Climate targets ‘unlikely’ to be met, study says

by | Dec 6, 2012 | News

Hartmann said the carbon dioxide were putting into the atmosphere now will be there for well over a century, so what we’re doing today, will have an impact for generations to come.

By Kelly Snider

An increase of carbon dioxide pumped into the air means it is unlikely countries will meet the international reduction targets, according to a study.

Glen Peters, study lead author and senior researcher at the Center for International Climate and Environmental Research, in Norway, said it is not just unlikely but “rather optimistic” to think the world can limit future temperature increases to two degrees.

“To start reducing world emissions now, we need to throw everything we have at the problem,” said Peters in a report carried in the Toronto Star.

In 2011, the amount of carbon dioxide released into the air was nearly 38.2 billion tons, which is a billion tons more than the previous year, and a 3 per-cent rise, according to the recent article in the journal Nature Climate Change.

With the United Nations Climate Change conference, in Doha, Qatar, going into its second week, negotiators are currently trying to find ways to reach the two degree target.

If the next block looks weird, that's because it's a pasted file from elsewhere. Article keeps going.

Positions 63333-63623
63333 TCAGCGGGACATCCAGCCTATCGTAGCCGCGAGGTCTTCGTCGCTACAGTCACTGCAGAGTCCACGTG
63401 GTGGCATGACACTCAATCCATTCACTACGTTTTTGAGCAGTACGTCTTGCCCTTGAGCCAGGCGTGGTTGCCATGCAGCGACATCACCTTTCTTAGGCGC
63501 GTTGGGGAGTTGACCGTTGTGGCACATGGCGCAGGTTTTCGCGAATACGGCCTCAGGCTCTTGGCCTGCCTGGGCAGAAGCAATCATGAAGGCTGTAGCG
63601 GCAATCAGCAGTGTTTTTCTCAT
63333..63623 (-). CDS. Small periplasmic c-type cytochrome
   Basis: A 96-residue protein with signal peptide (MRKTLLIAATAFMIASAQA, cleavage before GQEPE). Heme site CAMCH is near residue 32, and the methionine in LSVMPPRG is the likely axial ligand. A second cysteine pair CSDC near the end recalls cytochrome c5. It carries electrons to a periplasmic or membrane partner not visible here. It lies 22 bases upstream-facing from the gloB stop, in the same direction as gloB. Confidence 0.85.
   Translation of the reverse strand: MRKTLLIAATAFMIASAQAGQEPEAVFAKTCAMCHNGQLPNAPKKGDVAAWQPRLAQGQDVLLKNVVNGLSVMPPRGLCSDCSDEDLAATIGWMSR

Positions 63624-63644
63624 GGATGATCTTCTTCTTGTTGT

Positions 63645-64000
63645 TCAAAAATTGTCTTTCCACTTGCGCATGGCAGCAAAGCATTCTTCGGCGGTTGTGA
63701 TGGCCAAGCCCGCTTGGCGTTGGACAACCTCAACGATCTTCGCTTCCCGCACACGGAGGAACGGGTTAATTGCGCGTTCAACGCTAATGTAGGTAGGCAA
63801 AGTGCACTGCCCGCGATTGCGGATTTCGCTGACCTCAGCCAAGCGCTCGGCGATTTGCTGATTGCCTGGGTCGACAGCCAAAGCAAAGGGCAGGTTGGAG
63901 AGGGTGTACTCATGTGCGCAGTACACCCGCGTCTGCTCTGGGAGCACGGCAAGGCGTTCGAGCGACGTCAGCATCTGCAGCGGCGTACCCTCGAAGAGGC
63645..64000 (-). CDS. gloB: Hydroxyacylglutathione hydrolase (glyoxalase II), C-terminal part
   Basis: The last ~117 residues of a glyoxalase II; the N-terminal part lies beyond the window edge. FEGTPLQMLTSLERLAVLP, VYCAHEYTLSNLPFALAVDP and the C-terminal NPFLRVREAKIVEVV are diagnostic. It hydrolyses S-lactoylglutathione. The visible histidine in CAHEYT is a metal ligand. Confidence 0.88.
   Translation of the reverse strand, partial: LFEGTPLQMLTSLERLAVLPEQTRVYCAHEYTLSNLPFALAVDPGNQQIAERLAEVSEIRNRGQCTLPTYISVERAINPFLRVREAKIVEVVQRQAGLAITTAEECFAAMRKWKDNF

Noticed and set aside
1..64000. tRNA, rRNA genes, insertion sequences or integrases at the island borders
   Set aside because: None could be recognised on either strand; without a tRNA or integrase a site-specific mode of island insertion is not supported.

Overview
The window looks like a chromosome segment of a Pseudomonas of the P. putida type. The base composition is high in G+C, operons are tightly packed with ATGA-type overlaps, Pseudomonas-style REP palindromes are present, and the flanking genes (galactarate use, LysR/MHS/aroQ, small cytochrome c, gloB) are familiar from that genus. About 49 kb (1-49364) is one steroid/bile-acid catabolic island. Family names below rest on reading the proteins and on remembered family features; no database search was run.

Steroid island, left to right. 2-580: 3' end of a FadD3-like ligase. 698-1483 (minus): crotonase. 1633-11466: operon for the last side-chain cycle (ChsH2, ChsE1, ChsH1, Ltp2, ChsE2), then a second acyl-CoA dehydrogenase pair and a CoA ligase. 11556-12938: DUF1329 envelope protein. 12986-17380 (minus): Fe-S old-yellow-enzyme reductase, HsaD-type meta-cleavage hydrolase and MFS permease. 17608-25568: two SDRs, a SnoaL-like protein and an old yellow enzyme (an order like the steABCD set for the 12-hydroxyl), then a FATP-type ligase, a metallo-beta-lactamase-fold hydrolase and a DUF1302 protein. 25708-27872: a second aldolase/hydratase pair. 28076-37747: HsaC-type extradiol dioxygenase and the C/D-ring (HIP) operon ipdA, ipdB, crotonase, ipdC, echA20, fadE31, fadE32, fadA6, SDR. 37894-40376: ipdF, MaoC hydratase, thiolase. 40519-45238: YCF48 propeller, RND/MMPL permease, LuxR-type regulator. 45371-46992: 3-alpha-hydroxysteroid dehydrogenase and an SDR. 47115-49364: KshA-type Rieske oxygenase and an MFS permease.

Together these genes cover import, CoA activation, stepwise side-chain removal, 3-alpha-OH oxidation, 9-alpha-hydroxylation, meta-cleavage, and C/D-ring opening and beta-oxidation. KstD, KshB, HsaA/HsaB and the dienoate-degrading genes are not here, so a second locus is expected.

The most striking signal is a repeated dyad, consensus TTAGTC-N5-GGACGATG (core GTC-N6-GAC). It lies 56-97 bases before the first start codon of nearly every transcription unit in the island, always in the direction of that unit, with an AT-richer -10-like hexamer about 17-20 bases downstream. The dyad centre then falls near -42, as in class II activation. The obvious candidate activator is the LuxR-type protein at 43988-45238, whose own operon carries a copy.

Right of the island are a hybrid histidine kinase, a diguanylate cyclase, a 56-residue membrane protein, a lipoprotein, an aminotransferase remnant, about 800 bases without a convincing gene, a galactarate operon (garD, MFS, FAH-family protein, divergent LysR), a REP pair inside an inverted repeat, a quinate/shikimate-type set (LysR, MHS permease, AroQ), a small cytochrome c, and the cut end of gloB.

Franz Hartmann, executive director of the Toronto Environmental Alliance told Humber News humans are the primary source of growing carbon dioxide emissions.

“Whenever we drive a car, burn gasoline, or an industry burns oil, a lot of energy is created by burning fossil fuels, which creates carbon dioxide, and that goes into the atmosphere,” said Hartmann.

Not being able to meet the 2-degree reduction is tragic, Hartmann said.

“We are in the midst of the biggest experiment ever done by humanity on our ecosystem, and we have no idea how bad it will become.”

According to the Toronto Star, Canada is number nine on the list for 2011’s biggest polluters.

Hartmann said a few weeks ago, the city of Toronto released a report detailing what our summers could look like in 2040.

“The number of heat waves will increase from the current average of one every two years to five heat waves a year,” he said.

“The number of days where the humidex is 40 C or higher, will increase from nine on average per year now, to almost 40 times a year,” he added.

Here is what climate change could ruin:

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